Let’s turn our attention now to GoldenEye – the 17th Bond movie and this time introducing a new Bond. Pierce Brosnan followed Timothy Dalton’s rather dour Bond after a six-year hiatus. I rather liked Dalton’s Bond and would have liked to seen him given more of a chance. Pierce, by comparison, felt a bit… glossy at the time. We also got a new M in the form of Judi Dench, who immediately made the role her own.

M: You don’t like me, Bond. You don’t like my methods. You think I’m an accountant, a bean counter more interested in my numbers than your instincts.
Bond: The thought had occurred to me.
M: Good, because I think you’re a sexist, misogynist dinosaur. A relic of the Cold War, whose boyish charms, though wasted on me, obviously appealed to that young woman I sent out to evaluate you.
Bond: Point taken.

Various other big names show up – Sean Bean as Alec ‘006’ Trevelyan, Robbie Coltrane as Valentin Zukovsky and Alan Cumming (sporting a terrible accent, gawd love ‘im) as Boris Grishenko. The ladies are represented by Izabella Scorupco as Natalya Simonova and Famke Janssen as the implausibly named Xenia Onatopp.

Moneypenny: M authorizes you to observe Miss Onatopp but stipulates no… contact without prior approval. End transmission, Moneypenny. Good night, James. I trust you’ll stay… Onatopp of things?

The plot is rather more convoluted than Goldfinger, and I do rather hark back to the simpler days. Here we have a murky tale of a wronged Lienz Cossack, satellite weapons, hackers, and a mysterious crime syndicate known as Janus.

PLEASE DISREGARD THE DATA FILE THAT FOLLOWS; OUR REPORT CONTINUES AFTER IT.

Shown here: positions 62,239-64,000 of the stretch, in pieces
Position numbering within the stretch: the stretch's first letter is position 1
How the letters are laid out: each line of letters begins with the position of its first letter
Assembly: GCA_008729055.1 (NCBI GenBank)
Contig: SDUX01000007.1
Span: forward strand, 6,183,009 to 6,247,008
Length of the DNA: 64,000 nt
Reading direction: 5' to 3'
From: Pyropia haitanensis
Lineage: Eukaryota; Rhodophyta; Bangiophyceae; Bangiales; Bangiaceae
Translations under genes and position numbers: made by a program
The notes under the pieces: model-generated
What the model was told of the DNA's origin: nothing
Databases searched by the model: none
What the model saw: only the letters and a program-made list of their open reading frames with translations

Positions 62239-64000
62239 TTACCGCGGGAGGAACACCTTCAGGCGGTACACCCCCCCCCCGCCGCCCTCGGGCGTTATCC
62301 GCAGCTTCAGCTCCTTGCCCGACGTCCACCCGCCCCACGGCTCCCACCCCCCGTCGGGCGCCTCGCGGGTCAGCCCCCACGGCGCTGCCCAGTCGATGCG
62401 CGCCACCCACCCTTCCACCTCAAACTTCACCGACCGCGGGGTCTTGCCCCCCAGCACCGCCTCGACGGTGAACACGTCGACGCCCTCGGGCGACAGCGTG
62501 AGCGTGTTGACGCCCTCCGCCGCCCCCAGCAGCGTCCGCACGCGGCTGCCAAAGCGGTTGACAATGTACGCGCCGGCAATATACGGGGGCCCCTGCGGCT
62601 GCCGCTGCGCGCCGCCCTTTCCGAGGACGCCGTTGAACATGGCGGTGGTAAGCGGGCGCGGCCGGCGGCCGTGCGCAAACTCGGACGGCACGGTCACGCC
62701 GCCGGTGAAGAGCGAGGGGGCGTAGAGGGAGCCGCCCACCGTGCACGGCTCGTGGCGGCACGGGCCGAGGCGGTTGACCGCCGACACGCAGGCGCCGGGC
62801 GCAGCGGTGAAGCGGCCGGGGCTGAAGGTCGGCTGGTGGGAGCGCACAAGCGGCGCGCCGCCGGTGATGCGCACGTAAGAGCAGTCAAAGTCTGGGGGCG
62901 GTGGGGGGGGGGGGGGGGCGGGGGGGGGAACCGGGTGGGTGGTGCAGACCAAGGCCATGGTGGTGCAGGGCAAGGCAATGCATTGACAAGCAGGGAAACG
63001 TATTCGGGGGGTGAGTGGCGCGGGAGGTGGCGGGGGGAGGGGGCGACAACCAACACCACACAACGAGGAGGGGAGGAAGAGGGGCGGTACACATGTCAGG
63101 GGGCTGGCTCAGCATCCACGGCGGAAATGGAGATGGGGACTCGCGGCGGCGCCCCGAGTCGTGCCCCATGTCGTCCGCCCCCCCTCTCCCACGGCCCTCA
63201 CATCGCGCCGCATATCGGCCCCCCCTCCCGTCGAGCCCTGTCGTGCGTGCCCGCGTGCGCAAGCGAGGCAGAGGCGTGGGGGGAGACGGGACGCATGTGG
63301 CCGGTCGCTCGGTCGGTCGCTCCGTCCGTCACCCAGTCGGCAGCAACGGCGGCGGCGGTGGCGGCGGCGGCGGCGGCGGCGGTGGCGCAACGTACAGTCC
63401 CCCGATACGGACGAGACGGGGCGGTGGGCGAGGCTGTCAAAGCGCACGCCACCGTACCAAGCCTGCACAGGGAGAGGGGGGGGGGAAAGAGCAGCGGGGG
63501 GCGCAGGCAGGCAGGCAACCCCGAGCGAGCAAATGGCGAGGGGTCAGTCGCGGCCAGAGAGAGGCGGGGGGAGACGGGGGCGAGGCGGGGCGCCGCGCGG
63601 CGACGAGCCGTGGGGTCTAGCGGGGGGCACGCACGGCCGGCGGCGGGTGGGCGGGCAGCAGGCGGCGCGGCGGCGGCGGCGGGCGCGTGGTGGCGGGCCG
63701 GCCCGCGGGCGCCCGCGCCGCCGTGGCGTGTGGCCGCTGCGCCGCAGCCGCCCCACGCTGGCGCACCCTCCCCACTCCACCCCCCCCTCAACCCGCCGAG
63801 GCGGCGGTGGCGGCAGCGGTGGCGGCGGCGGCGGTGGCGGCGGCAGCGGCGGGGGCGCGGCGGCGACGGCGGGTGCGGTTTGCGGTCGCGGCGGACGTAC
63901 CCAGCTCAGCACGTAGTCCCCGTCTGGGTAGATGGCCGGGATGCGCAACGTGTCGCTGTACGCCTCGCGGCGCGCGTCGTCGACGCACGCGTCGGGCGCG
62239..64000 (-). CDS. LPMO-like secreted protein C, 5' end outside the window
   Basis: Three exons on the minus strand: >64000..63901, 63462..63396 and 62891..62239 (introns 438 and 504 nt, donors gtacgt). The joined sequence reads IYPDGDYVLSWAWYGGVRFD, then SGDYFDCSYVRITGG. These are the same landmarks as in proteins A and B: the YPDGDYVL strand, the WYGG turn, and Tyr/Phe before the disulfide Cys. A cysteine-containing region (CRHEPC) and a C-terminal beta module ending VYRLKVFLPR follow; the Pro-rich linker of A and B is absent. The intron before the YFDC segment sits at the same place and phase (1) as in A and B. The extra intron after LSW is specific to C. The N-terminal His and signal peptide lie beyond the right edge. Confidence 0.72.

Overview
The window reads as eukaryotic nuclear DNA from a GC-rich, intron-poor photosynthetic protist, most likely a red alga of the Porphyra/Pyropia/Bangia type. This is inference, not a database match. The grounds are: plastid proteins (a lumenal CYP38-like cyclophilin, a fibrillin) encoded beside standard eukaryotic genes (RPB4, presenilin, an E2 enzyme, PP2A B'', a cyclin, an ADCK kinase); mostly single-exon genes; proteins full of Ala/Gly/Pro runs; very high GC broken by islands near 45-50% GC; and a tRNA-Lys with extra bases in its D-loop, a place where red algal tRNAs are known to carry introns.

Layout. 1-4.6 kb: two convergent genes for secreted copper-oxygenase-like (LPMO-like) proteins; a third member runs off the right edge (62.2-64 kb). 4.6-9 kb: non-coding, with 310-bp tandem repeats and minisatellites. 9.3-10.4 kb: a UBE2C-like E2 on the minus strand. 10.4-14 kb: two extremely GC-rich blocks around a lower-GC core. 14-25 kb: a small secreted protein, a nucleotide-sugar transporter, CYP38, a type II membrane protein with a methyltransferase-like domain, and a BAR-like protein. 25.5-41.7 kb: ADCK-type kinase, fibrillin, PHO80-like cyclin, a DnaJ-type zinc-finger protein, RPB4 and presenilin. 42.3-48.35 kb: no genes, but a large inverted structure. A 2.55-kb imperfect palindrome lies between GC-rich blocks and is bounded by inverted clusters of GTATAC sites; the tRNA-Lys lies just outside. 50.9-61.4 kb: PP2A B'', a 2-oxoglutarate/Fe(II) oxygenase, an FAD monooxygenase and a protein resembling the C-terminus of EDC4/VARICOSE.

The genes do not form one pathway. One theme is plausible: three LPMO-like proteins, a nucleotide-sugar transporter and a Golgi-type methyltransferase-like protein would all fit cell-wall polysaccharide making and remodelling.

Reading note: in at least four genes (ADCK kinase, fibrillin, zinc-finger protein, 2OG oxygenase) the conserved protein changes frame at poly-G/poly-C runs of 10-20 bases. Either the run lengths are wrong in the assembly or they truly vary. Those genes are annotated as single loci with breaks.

It does have some splendid moments. The opening bungee jump off the dam (at 220 metres it set a record for a bungee jump off a fixed structure) is utterly spectacular, only to be topped minutes later by Bond chasing a pilotless plane off a runway on a motorbike, free-falling alongside it and, of course, escaping as the base explodes and the titles roll…
There’s also a rather implausible car chase between the iconic DB5 (there it is again) and a Ferrari F355. Fun while it lasts, but don’t think too hard about the practicalities of it. Famke Janssen did her own driving stunts in the Ferrari though. Kudos.
Then there’s more motorised fun with a tank chase in and around (and sometimes through) St Petersburg.

Tina Turner puts in a sterling effort with the U2-penned title track, but was never going to best Bassey’s Goldfinger.

Overall, it’s a fun outing – Brosnan puts in a solid turn as Bond, and it’s probably the best of his four movies. He made an excellent Bond, but as with Dalton, was let down by some sub-par scripts.

So, that’s Bond – Goldfinger and GoldenEye. Which is your favourite?

previously, on The A-Z Challenge
A is for Alien
B is for The Breakfast Club
C is for Catching Fire
D is for Die Hard
E is for The Empire Strikes Bank
F is for Ferris Bueller’s Day Off

F is for Ferris Bueller’s Day Off

Ferris Bueller’s Day Off. 1986. A slightly baffling 7.9 stars on IMDb.

Another of John Hughes’ movies, coming after The Breakfast Club and cementing his place in my favourite directors list.

Ferris Bueller, you’re my hero.
~ Cameron

I love this film so much. I’m pretty sure my VHS copy was worn thin with constant replays. I could (and do) watch it again at the drop of a hat and still absolutely adore it, and can probably quote 90% of it verbatim.